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Front. Microbiol., 21 February 2020
Sec. Antimicrobials, Resistance and Chemotherapy

The in vitro Photoinactivation of Helicobacter pylori by a Novel LED-Based Device

  • 1Nanoscience Institute, CNR and NEST, Scuola Normale Superiore, Pisa, Italy
  • 2The BioRobotics Institute, Polo Sant’Anna Valdera, Scuola Superiore Sant’Anna, Pontedera, Italy

The rise of antibiotic resistance is the main cause for the failure of conventional antibiotic therapy of Helicobacter pylori infection, which is often associated with severe gastric diseases, including gastric cancer. In the last years, alternative non-pharmacological approaches have been considered in the treatment of H. pylori infection. Among these, antimicrobial PhotoDynamic Therapy (aPDT), a light-based treatment able to photoinactivate a wide range of bacteria, viruses, fungal and protozoan parasites, could represent a promising therapeutic strategy. In the case of H. pylori, aPDT can exploit photoactive endogenous porphyrins, such as protoporphyrin IX and coproporphyrin I and III, to induce photokilling, without any other exogenous photosensitizers. With the aim of developing an ingestible LED-based robotic pill for minimally invasive intragastric treatment of H. pylori infection, it is crucial to determine the best illumination parameters to activate the endogenous photosensitizers. In this study the photokilling effect on H. pylori has been evaluated by using a novel LED-based device, designed for testing the appropriate LEDs for the pill and suitable to perform in vitro irradiation experiments. Exposure to visible light induced bacterial photokilling most effectively at 405 nm and 460 nm. Sub-lethal light dose at 405 nm caused morphological changes on bacterial surface indicating the cell wall as one of the main targets of photodamage. For the first time endogenous photosensitizing molecules other than porphyrins, such as flavins, have been suggested to be involved in the 460 nm H. pylori photoinactivation.


Helicobacter pylori is the major causative agent of gastric chronic infection leading to severe gastric diseases such as atrophic gastritis, peptic ulcer, MALT (Mucosa-Associated Lymphoid Tissue) lymphoma, and significantly increasing the risk of developing gastric adenocarcinoma. H. pylori infection represents a risk factor in almost 90% of cases of gastric cancer, which is the third leading cause of cancer-related deaths worldwide according to World Health Organization (Wroblewski et al., 2010; Moss, 2016; Burkitt et al., 2017). In fact, the International Agency for Research on Cancer has classified H. pylori as a group I carcinogen (World Health Organization [WHO] and International Agency for Research on Cancer [IARC], 2019). The clinical treatment involves the use of several antimicrobials such as clarithromycin, amoxicillin and levofloxacin or metronidazole with a combined intake of a proton pump inhibitor. However, the alarming antibiotic resistance in H. pylori is the main reason for the failure of this conventional therapy. As a consequence, many research efforts have been devoted to find alternative non-antibiotic therapies (Bush et al., 2011).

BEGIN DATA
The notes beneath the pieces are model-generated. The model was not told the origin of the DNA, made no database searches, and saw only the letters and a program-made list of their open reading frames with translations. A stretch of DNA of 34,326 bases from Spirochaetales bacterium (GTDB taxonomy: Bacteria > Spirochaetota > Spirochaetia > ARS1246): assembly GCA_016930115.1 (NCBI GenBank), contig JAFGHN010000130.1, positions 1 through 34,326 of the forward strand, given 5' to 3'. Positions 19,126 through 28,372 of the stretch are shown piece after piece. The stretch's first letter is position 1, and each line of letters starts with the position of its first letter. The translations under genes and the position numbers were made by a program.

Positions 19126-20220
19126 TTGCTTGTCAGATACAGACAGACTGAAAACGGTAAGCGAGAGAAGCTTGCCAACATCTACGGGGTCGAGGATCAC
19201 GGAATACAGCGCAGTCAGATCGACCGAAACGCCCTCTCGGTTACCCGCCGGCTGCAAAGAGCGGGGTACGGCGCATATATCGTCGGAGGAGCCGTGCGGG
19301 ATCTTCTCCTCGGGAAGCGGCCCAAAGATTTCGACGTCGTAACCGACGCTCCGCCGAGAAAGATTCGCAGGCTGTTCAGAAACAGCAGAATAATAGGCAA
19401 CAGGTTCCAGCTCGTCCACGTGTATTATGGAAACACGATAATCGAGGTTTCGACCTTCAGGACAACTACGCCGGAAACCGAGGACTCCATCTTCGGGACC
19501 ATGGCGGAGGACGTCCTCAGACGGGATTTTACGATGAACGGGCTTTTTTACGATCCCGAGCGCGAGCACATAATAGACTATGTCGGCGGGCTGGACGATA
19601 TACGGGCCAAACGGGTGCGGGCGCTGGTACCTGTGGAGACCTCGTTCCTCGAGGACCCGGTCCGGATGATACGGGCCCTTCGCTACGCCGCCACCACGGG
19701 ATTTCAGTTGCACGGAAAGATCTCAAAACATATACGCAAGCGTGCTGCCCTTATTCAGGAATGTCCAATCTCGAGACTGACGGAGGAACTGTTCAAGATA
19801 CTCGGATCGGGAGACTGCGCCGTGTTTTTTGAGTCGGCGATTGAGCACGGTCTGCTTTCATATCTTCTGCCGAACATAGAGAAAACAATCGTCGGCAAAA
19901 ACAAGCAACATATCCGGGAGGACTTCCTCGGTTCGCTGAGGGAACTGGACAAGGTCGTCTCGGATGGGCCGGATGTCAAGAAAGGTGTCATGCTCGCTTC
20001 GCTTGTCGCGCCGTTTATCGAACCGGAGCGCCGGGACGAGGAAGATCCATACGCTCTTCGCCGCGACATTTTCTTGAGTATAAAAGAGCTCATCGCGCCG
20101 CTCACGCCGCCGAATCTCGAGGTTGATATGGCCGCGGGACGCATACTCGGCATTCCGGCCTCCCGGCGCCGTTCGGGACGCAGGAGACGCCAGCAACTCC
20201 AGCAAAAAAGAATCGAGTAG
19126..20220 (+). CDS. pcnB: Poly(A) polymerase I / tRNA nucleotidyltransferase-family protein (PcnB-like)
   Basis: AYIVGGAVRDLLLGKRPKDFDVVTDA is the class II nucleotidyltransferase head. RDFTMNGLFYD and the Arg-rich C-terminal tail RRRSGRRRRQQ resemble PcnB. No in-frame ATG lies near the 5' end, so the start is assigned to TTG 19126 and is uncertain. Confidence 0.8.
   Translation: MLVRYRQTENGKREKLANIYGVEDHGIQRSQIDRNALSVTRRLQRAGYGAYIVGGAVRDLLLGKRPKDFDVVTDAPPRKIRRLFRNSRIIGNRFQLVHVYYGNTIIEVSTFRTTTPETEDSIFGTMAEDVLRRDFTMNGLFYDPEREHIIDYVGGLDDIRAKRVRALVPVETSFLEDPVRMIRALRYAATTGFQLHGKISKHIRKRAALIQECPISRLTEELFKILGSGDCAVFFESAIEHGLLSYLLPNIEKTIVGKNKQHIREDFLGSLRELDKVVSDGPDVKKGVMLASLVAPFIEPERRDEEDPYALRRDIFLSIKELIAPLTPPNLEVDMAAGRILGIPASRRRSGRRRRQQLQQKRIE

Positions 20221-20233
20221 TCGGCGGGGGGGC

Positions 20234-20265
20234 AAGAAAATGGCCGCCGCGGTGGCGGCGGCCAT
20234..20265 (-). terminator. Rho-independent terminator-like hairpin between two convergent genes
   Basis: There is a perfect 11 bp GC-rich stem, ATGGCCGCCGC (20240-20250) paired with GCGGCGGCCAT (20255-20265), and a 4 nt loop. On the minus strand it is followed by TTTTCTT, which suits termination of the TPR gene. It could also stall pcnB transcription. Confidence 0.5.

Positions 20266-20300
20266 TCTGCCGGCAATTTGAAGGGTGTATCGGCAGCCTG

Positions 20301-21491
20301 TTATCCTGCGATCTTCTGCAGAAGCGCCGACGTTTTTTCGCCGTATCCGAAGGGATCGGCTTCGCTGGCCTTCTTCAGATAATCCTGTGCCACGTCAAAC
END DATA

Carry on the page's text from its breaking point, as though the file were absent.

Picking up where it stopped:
PhotoDynamic Therapy (PDT), largely employed as a clinical treatment for several malignant and premalignant pathologies, has gained importance also as a promising antimicrobial approach (Dougherty, 2002; Kharkwal et al., 2011; Van Straten et al., 2017; Cieplik et al., 2018; Ferreira Dos Santos et al., 2019; Quilbe et al., 2020). Antimicrobial PhotoDynamic Therapy (aPDT) relies on the application of a photosensitizer able to absorb appropriate wavelengths in the visible light range and to react with oxygen molecules inside and around cells, resulting in the production of singlet oxygen or other cytotoxic reactive oxygen species (ROS), which lead to cell death, after inducing photodamage. aPDT can efficiently kill a wide range of bacteria (both antibiotic-susceptible and multi-resistant strains), viruses, fungal, and protozoan parasites (Smijs and Pavel, 2011; Thomas et al., 2015; Wang et al., 2017; Alves et al., 2018; Andrade et al., 2018; Namvar et al., 2019) without causing development of resistance (Al-Mutairi et al., 2018; Ma et al., 2018). This approach is particularly advantageous against bacteria naturally producing and accumulating endogenous photosensitizers such as porphyrins and flavins (Plavskii et al., 2018), physiologically involved in several essential biological functions (e.g., respiration, biological oxidation, photosynthesis, sulfate reduction, metabolism of fats, carbohydrates, and proteins) (Shu et al., 2013; García-Angulo, 2017; Sepúlveda Cisternas et al., 2018). Several studies determined the presence of endogenous photosensitizing porphyrins and/or flavins in Pseudomonas aeruginosa (Dai et al., 2013; Wang et al., 2016), Acinetobacter baumannii (Zhang et al., 2014; Wang et al., 2016), Candida albicans (Zhang et al., 2016), Aggregatibacter actinomycetemcomitans (Cieplik et al., 2014; Fyrestam et al., 2015), methicillin-resistant Staphylococcus aureus (Biener et al., 2017), Porphyromonas gingivalis (Fyrestam et al., 2015; Yoshida et al., 2017), Saccharomyces cerevisiae (Fyrestam et al., 2015; Hoenes et al., 2018), Legionella rubrilucens (Schmid et al., 2019), and Neisseria gonorrhoeae (Wang et al., 2019). The susceptibility to PDT has been demonstrated in Propionibacterium acnes, the etiological agent of acne, which produces porphyrins exploitable as photosensitizers (Romiti et al., 2000; Ashkenazi et al., 2003).